NASA has released a study claiming there is a need for continued use of plutonium-energized power systems for future space flights. It also says the use of actual nuclear reactors in space “has promise” but “currently” there is no need for them.
The space plutonium systems—called radioisotope thermoelectric generators (RTGS)—use the heat from the decay of plutonium to generate electricity in contrast to nuclear reactors, usually using uranium, in which fission or atom-splitting takes place.
The “Nuclear Power Assessment Study” describes itself as being done as a “collaboration” involving “NASA centers,” among them Johnson Space Center, Kennedy Space Center and the Jet Propulsion Laboratory, “the Department of Energy and its laboratories including Los Alamos National Laboratory, Idaho National Laboratory, Sandia National Laboratories,” and the Johns Hopkins University Applied Physics Laboratory.
The study, released this month, comes as major breakthroughs have been happening in the use of solar and other benign sources of power in space. The situation parallels that on Earth as solar and wind power and other clean, safe technologies compete with nuclear, oil, coal and other problematic energy sources and the interests behind them.
Examples of the use of benign power in space include the successful flight in May of a solar-powered spacecraft named LightSail in a mission funded by members of the Planetary Society. Astronomer Carl Sagan, a founder of the society, was among those who have postulating having a spacecraft with a sail propelled through the vacuum of space by the pressure of photons emitted by the sun. LightSail demonstrates his vision.
Yet, meanwhile, NASA cancelled its own solar sail mission scheduled for this year. It was to involve the largest solar sail ever flown. In 2010, the Japan Aerospace Exploration Agency made the first solar sail flight with a spacecraft it named Ikaros. Before the NASA solar flight cancellation, NASA last year declared on its website: “The concept of a huge, ultra-thin sail unfurling in space, using the pressure of sunlight to provide propellant-free transport, hovering and exploration capabilities, may seem like the stuff of science fiction. Now a NASA team developing the ‘In-Space Demonstration of a Mission-Capable Solar Sail’—or Solar Sail Demonstrator for short—intend[s] to prove the viability and value of the technology in the years to come.” NASA said the mission, also called Sunjammer, was cancelled by NASA because of problems ” with the project’s contractor, L’Garde of California.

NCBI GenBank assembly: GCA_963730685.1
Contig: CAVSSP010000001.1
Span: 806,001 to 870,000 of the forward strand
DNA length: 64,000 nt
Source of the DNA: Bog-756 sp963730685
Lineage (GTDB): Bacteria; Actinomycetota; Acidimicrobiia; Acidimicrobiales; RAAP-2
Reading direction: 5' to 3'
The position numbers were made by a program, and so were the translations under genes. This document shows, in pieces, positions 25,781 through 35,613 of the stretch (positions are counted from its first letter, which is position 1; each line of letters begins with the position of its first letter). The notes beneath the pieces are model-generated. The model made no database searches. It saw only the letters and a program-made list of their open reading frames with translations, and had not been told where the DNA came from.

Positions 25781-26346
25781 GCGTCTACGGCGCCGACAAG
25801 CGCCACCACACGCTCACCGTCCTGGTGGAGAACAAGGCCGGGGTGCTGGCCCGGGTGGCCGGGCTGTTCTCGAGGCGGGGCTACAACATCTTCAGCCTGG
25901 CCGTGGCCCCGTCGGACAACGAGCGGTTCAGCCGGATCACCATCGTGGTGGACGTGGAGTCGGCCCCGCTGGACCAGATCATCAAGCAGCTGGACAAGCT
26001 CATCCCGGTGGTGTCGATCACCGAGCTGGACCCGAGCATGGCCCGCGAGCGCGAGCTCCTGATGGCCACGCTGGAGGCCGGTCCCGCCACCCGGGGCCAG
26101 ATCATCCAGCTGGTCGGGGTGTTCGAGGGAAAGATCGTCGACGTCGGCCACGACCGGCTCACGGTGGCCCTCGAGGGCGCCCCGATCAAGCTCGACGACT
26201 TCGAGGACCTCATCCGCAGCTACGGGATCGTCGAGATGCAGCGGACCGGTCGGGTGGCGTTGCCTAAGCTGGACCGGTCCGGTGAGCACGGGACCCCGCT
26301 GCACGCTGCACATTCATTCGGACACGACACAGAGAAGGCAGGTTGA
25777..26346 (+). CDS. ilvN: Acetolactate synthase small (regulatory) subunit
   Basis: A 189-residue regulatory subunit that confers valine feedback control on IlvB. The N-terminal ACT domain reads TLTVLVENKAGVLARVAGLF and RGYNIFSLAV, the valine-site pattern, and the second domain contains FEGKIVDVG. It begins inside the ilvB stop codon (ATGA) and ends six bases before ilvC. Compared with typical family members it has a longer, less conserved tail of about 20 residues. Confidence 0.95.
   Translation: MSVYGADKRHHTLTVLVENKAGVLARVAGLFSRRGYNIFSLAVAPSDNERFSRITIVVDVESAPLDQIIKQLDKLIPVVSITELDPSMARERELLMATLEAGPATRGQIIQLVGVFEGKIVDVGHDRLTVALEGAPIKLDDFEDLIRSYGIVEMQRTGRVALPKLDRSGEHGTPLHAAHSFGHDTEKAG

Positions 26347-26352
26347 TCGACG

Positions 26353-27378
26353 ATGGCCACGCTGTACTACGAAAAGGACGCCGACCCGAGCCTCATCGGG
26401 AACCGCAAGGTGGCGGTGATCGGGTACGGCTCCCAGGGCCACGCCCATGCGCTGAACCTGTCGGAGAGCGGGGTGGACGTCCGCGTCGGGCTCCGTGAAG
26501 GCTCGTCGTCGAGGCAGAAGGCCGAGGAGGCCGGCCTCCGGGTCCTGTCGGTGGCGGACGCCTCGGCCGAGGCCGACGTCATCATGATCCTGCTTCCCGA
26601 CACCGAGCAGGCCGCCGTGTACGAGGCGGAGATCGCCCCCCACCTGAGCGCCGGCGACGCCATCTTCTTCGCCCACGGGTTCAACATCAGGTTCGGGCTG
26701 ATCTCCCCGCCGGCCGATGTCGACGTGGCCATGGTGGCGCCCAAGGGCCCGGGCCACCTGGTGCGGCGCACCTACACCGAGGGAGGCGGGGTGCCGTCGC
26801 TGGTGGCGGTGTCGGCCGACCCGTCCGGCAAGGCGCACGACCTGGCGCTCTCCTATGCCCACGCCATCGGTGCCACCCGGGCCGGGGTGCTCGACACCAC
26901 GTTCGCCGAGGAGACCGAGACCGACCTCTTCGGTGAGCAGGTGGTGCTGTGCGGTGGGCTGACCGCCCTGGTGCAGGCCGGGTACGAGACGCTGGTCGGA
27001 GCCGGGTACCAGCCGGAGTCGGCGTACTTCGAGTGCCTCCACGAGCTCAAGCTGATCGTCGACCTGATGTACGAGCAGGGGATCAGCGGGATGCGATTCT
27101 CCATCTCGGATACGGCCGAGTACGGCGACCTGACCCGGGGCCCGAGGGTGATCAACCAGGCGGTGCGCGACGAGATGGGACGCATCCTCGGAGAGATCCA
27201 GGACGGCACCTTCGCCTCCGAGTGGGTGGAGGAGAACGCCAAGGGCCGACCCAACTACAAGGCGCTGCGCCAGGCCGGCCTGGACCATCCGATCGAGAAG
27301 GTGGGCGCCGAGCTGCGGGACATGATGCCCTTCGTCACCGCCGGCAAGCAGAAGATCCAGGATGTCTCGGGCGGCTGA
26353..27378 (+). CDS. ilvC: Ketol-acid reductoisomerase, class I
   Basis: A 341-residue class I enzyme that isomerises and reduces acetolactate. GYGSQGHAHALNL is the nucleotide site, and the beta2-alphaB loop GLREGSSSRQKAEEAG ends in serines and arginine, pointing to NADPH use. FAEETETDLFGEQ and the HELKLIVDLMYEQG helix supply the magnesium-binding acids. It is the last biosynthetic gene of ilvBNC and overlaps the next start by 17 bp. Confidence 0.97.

And also, meanwhile, demonstrating that solar power can be harvested far out in space, the Rosetta space probe of the European Space Agency (ESA), energized with solar power, successfully rendezvoused last year with a comet 375 million miles from the sun. ESA at the start of this mission explained that it did not have the plutonium power systems that NASA had, so instead it developed high-efficiency solar photovoltaic panels for use in space. And they worked enabling Rosetta to meet up with Comet 67P/Churyumov-Gerasimenko and send a lander to its surface. Rosetta continues flying alongside the comet.
NASA, too, has a space probe energized with high-efficiency solar photovoltaic panels it developed now on its way to Jupiter in a mission it has named Juno. For decades, NASA insisted that solar power could not be harvested beyond the orbit of Mars and thus plutonium power systems were necessary. This was NASA’s central argument in federal court in 1989 to rebut opponents of its plutonium-energized Galileo mission to Jupiter. Now it has shown it was mistaken. Juno using solar power instead of plutonium RTGs is to reach Jupiter next year.
NASA Administrator Charles Bolden, a former astronaut and Marine Corps major general, remains a big booster of using nuclear-propelled rockets to get to Mars. Work on such a rocket has been going on at NASA’s Marshall Space Flight Center. NASA on its website says that a nuclear-powered rocket “could propel human explorers to Mars more efficiently than conventional spacecraft.”
Through the years, NASA has worked closely with the U.S. Atomic Energy Commission and after the commission was disbanded its successor, the Department of Energy, on space nuclear programs. And there’s a program at DOE’s Los Alamos National Laboratory to develop a “robust fission reactor prototype that could be used as a power system for space travel,” according to Technews World.